Eurozone inflation drifted further astray from the ECB’s December target on Friday, highlighting the challenge facing policy makers to as it looks to tackle rising prices whilst winding down its quantitative easing programme this year.
Average consumer prices rose 1.4% year on year last month, down from 1.5% in November and in line with consensus forecasts. Core inflation also struggled to rise, remaining constant at 0.9%.
Although prices in the services sector have remained fairly constant, energy, food, alcohol and tobacco prices have been volatile. However inflation in industrial goods picked up slightly but this did little to support the figure.
The ECB has reiterated that it expects headline inflation to be weak in the coming months mainly due to the impact of earlier rises in energy prices falling out of year on year calculations.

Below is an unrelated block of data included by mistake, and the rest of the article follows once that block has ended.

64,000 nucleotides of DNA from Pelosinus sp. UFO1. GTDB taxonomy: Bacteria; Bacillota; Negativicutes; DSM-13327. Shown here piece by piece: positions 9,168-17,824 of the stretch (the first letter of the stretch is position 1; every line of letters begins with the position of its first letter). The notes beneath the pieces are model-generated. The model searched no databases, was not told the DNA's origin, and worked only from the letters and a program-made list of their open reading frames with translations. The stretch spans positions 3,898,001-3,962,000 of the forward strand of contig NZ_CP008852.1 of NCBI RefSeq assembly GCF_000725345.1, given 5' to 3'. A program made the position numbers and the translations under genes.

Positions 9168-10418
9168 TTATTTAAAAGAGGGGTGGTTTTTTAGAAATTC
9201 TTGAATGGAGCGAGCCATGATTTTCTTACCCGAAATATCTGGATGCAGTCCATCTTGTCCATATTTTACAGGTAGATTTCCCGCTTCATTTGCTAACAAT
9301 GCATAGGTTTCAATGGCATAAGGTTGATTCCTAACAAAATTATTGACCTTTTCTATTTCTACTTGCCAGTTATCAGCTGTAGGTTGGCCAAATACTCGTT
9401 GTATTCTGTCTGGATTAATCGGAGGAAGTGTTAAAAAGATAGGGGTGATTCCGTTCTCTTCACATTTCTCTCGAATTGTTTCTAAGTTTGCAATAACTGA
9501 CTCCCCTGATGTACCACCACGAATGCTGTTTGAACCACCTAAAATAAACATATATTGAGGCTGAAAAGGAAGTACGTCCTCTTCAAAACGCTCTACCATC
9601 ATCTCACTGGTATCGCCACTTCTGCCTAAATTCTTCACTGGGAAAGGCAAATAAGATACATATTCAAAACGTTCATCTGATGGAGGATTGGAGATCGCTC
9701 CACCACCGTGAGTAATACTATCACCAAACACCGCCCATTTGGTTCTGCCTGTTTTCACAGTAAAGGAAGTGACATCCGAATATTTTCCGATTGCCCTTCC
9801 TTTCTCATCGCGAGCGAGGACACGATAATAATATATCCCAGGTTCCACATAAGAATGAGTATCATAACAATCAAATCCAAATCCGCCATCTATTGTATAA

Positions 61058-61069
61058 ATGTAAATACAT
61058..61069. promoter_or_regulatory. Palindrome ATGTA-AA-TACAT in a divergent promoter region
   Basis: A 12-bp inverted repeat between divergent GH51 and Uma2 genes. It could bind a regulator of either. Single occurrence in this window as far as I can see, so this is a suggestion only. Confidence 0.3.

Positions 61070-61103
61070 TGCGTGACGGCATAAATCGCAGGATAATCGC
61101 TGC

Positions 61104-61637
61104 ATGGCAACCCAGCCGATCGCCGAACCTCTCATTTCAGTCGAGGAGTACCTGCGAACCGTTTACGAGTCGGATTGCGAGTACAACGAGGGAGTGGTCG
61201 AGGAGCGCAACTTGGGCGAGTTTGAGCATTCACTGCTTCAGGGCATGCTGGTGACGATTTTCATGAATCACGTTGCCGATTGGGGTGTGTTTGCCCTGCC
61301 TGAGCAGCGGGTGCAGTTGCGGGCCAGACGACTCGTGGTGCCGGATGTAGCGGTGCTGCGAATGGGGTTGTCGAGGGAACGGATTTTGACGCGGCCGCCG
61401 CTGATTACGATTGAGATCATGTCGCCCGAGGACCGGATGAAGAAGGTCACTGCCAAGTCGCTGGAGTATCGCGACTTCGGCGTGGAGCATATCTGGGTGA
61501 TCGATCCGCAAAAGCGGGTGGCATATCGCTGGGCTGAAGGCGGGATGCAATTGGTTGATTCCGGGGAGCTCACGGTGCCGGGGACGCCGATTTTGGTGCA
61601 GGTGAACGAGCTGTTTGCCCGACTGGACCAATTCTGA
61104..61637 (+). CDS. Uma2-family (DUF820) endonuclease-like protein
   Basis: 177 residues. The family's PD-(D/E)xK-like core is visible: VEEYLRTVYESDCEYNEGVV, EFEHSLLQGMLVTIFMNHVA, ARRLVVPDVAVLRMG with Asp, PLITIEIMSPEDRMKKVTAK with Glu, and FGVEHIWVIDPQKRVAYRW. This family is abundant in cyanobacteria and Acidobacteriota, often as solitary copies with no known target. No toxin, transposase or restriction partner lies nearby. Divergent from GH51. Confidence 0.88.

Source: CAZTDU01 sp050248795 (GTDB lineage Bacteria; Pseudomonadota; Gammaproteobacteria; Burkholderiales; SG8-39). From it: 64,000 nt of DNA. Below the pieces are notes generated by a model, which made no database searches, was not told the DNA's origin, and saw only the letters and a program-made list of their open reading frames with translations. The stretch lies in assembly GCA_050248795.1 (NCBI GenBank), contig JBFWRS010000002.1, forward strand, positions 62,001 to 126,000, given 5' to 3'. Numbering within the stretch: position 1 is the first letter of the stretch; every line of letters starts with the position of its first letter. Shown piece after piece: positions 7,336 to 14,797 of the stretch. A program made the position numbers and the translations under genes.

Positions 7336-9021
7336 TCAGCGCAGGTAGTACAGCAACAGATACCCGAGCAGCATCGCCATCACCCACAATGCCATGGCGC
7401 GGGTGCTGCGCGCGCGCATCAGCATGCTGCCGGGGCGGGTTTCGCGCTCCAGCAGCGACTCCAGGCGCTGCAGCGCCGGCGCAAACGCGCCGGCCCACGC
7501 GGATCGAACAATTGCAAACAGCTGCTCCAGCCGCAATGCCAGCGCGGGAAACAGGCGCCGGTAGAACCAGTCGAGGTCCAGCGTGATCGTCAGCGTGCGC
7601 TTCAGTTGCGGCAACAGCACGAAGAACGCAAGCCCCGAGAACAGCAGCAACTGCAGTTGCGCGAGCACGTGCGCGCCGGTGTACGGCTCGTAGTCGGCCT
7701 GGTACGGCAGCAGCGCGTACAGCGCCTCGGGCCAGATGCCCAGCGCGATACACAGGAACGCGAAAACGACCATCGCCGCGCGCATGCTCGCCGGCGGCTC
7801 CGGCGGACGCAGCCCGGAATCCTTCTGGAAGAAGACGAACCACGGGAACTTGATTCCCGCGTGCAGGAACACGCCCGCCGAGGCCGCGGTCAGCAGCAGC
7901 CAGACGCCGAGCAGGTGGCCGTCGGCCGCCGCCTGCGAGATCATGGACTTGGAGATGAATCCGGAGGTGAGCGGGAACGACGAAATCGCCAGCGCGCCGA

However the euro received some support from producer price inflation which was twice as strong as expected for the month of November. The figure posted a reading of 0.6%, bringing the year on year rate to 2.8%. PPI tracks changes in the prices of goods bought and sold by manufacturers and can be used to gauge price increases over the medium to long term.
The dollar rebounded on Friday, despite data showing that the U.S. economy added fewer jobs than expected last month. A report published by the Bureau of Labour Statistics on Friday showed that the change in the number of employed people during the previous month fell to 148,000 for the month of December. Analysts had originally expected economy to add 185,000 jobs from a previous of 252,000.
Other data released also included the unemployment rate which remained unchanged at 4.1% in line with expectations and average hourly earnings which rose 0.3% last month as forecast.
A separate report also showed that service sector activity in the US fell by more than expected last month. The Institute of Supply Management (ISM) said its non-manufacturing purchasing manager’s index (PMI) decreased to 55.9 in December down from 57.4 in November.